I still remember walking along Belgrade’s main street holding my grandmothers’ hand and watching life go by. At one point she told me to pay attention to the beautiful façades surrounding us: “Every building tells a different story. Each shows the enormous effort made by its creators”. I was 12 and though I didn’t really understand what she was saying, I knew someday I would become an architect.
Architecture and Travel
- 1 Architecture and Travel
- 2 Architecture tells a story
- 3 Three dimensional thinking
- 4 Personal point of view
- 5 Architecture of Georgia through the Centuries
- 6 Heritage Cities of Southeast Asia
- 7 Architecture of Brasília: a traveler’s perspective
- 8 Stockholm Metro System
- 9 Cities of the Hanseatic League
- 10 Skopje, Macedonia’s Bizarre Capital
- 11 Golden Ring of Russia
- 12 The Majestic Open Blocks of New Belgrade
- 13 7 Hip Chinese Megacities you’ll fall in love with
- 14 Catalan Modernism in Barcelona: 15 must see buildings
After graduating as an Architect and Urban Planner from the University of Belgrade, I worked for different offices both in Belgrade and Barcelona. However, I got tired of spending 8 hours a day staring at a screen and drawing faceless projects. I only felt alive when traveling! Therefore, a few years ago I decided to merge my two biggest passions, Architecture and Travel. That’s how Happy Frog Travels was born.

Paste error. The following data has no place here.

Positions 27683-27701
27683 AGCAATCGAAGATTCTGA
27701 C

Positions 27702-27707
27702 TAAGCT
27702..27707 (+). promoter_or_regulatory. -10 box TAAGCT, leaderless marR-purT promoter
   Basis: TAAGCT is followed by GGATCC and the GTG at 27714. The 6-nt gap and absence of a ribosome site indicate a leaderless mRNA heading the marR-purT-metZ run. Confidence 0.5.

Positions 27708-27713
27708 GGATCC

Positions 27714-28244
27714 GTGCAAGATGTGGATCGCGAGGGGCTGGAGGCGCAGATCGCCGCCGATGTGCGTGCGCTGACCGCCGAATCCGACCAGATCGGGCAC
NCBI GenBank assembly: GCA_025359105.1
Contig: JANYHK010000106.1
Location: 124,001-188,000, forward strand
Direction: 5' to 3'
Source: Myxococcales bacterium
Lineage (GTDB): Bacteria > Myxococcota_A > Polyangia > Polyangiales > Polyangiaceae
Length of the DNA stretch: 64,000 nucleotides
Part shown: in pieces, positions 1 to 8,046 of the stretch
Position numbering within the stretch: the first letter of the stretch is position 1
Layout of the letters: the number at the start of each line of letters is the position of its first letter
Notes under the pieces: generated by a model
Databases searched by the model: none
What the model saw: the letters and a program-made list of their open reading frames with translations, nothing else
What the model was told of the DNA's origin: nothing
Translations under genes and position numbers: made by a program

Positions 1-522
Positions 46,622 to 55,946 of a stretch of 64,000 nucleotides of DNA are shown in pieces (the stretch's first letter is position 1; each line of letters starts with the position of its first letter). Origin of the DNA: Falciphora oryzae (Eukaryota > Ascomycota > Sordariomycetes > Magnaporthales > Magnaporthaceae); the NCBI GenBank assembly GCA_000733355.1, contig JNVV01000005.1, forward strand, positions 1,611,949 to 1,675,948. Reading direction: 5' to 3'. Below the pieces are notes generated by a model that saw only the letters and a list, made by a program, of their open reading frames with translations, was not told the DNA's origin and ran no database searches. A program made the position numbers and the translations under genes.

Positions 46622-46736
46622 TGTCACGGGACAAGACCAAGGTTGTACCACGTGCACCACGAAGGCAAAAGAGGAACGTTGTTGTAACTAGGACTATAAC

Architecture tells a story
Just like when I was a kid, buildings still fascinate me. Now I have the privilege of traveling around the world, so I am constantly learning about new styles, colors, shapes and materials. I believe that architecture tells the story of a place and its inhabitants. What are the different forces that lead to a building or a style are just some of the questions I ask myself.
Three dimensional thinking
I tend to think in three dimensions, so I’m a huge fan of modern architecture. Visiting a contemporary building and strolling about elaborate spaces, turns me on. At the same time historical buildings and cities amaze me. I day dream and picture myself at that time, imagining life as it used to be. That’s what I am trying to convey with our website.
Personal point of view
Here we’ll explore architecture and travel from a personal point of view. Our aim is to translate what you get from a building or a specific architectural style. Likewise, we’ll dwell on how current societies dialogue with their buildings. How they affect and shape each other. In this section together we’ll discuss about unique countries, fantastic cities and impressive buildings.